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Informality: Sectoral Selection and Earnings in Uruguay

  • Marisa Bucheli

    ()

    (Departamento de Economía, Facultad de Ciencias Sociales, Universidad de la República)

  • Rodrigo Ceni

    ()

    (Departamento de Economía, Facultad de Ciencias Sociales, Universidad de la República)

In this paper we define informal workers as those who are not contributing to the social security system. We analyse the likelihood of being informal and we estimate the differentials in earnings between sectors using both the OLS estimation and a switching regression model. We assess the premium for being formal by predicting five different proxies of the average gap. We use the crosssection data reported in a 2005 household survey. We find that formality is more likely among the better-educated, women, people residing in the capital city, heads of households and full-time workers. In addition, we find that according to the five measures of the gap, earnings are higher in the formal than in the informal sector.

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File URL: http://decon.edu.uy/publica/2007/2007.pdf
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Paper provided by Department of Economics - dECON in its series Documentos de Trabajo (working papers) with number 2007.

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Length: 27 pages
Date of creation: Nov 2007
Date of revision:
Handle: RePEc:ude:wpaper:2007
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  1. Marisa Bucheli & Alvaro Forteza & Ianina Rossi, 2006. "Seguridad social y género en Uruguay: un análisis de las diferencias de acceso a la jubilación," Documentos de Trabajo (working papers) 0406, Department of Economics - dECON.
  2. Sageeta Pratap & Erwan Quintin, 2002. "Are Labor Markets Segmented in Argentina? A Semiparametric Approach," Working Papers 0202, Centro de Investigacion Economica, ITAM.
  3. Michael J. Pisani & José A. Pagán, 2004. "Sectoral Selection and Informality: a Nicaraguan Case Study," Review of Development Economics, Wiley Blackwell, vol. 8(4), pages 541-556, November.
  4. Paula Auerbach & María Eugenia Genoni & Carmen Pagés-Serra, 2005. "Social Security Coverage and the Labor Market in Developing Countries," IDB Publications (Working Papers) 4130, Inter-American Development Bank.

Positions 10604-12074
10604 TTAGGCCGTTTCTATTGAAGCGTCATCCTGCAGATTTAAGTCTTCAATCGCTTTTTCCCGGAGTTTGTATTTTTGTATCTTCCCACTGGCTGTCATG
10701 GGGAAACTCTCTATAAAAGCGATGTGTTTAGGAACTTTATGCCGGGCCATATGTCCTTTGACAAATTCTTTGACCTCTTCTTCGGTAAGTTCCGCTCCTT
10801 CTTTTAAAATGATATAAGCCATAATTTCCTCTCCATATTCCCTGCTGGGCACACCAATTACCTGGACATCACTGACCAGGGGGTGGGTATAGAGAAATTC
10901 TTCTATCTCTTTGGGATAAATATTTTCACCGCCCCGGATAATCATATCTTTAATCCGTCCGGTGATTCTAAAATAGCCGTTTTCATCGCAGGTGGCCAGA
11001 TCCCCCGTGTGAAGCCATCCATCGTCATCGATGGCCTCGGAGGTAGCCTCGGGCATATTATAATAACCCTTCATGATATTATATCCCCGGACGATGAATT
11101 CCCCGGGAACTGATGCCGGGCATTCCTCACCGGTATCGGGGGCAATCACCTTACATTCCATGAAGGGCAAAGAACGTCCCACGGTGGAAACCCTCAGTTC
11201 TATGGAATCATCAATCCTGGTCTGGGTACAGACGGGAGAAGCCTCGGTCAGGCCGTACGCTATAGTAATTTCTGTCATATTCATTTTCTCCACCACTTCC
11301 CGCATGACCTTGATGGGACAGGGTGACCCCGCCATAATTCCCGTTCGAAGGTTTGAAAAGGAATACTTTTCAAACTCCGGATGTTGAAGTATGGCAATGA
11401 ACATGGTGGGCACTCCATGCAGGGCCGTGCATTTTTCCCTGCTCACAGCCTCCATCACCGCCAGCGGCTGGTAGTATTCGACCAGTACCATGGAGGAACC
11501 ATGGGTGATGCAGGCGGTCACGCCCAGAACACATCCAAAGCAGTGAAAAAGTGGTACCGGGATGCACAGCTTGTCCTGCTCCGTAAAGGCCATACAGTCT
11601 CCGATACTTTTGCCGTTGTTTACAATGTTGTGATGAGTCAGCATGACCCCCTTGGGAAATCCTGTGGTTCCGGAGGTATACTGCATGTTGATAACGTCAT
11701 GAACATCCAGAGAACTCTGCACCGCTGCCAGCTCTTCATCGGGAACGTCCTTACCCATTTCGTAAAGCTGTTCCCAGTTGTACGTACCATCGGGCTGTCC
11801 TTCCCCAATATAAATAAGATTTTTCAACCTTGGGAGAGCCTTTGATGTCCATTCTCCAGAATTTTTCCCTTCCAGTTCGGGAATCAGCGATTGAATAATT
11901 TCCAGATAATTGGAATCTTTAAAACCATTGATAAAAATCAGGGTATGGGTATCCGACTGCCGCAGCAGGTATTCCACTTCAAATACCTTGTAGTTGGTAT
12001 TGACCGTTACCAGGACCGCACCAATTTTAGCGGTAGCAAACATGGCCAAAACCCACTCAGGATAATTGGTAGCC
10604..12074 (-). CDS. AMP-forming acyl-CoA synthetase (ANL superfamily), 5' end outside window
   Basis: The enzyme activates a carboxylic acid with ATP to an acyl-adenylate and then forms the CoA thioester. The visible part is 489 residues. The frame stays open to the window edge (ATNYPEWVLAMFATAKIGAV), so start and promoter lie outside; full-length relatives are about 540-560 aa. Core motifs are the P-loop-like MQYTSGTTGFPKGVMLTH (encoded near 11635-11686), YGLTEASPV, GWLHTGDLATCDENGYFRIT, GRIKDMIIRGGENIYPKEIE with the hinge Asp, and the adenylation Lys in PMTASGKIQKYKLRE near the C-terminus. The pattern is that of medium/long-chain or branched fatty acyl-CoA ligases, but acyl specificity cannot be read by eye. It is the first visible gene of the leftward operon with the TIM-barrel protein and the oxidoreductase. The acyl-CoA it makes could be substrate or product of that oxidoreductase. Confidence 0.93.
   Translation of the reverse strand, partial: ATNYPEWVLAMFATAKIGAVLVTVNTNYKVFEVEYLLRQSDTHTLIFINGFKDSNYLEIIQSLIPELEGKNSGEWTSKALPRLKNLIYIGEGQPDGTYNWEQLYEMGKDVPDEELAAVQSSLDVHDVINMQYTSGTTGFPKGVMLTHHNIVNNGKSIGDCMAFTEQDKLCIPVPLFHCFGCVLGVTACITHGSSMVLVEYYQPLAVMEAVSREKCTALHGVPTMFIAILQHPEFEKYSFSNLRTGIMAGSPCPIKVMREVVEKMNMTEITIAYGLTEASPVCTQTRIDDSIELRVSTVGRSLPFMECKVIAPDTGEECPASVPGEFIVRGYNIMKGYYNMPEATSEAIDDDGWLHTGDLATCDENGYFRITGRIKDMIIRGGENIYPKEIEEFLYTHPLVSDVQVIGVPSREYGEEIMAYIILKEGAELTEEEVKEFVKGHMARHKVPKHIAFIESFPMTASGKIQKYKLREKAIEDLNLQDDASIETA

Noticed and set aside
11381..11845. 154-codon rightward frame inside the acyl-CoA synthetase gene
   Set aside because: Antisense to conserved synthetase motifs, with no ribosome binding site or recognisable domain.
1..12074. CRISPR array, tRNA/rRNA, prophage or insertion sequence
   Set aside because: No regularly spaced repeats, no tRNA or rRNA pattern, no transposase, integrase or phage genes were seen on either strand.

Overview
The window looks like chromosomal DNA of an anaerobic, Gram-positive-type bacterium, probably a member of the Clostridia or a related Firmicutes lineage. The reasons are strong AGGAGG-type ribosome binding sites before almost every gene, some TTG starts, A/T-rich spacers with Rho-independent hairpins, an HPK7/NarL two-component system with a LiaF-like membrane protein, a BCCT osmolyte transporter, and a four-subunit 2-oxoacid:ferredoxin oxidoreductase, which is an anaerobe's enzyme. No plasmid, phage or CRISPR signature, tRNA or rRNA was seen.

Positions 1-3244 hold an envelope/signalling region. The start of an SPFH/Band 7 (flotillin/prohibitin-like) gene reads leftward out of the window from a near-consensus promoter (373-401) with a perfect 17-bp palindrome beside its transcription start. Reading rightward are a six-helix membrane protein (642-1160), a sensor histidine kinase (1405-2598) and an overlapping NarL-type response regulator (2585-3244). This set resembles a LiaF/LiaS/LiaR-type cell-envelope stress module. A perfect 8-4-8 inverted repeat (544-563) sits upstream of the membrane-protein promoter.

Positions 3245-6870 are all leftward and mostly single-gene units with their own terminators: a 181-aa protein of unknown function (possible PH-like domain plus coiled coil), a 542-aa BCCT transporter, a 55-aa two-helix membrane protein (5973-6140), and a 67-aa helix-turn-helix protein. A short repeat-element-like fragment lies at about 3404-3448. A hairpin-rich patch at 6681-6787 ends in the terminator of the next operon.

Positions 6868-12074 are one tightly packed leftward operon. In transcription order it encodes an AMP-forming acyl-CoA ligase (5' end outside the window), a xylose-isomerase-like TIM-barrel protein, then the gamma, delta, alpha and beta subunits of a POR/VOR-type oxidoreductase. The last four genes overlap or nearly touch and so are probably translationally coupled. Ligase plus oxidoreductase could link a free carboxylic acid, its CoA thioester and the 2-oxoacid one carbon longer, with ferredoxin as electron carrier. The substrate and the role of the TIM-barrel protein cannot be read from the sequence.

5. Alvaro Forteza, 2003. "Seguridad social y competencia política," Documentos de Trabajo (working papers) 0403, Department of Economics - dECON.
  6. Marcouiller, Douglas & Ruiz de Castilla, Veronica & Woodruff, Christopher, 1997. "Formal Measures of the Informal-Sector Wage Gap in Mexico, El Salvador, and Peru," Economic Development and Cultural Change, University of Chicago Press, vol. 45(2), pages 367-92, January.
  7. Friedrich Schneider & Dominik Enste, 1999. "Shadow Economies Around the World - Size, Causes, and Consequences," CESifo Working Paper Series 196, CESifo Group Munich.
  8. Maddala, G.S., 1986. "Disequilibrium, self-selection, and switching models," Handbook of Econometrics, in: Z. Griliches† & M. D. Intriligator (ed.), Handbook of Econometrics, edition 1, volume 3, chapter 28, pages 1633-1688 Elsevier.
  9. Auerbach, Paula & Genoni, Maria Eugenia & Pagés, Carmen, 2007. "Social Security Coverage and the Labor Market in Developing Countries," IZA Discussion Papers 2979, Institute for the Study of Labor (IZA).
  10. Maloney, William F, 1999. "Does Informality Imply Segmentation in Urban Labor Markets? Evidence from Sectoral Transitions in Mexico," World Bank Economic Review, World Bank Group, vol. 13(2), pages 275-302, May.
  11. Dominik H. Enste & Friedrich Schneider, 2000. "Shadow Economies: Size, Causes, and Consequences," Journal of Economic Literature, American Economic Association, vol. 38(1), pages 77-114, March.
  12. Jaime Saavedra & Alberto Chong, 1999. "Structural reform, institutions and earnings: Evidence from the formal and informal sectors in urban Peru," Journal of Development Studies, Taylor & Francis Journals, vol. 35(4), pages 95-116.
  13. Verónica Amarante, 2002. "Salarios públicos y privados : los diferentes segmentos del mercado laboral 1991-2000," Documentos de Trabajo (working papers) 02-04, Instituto de Economía - IECON.
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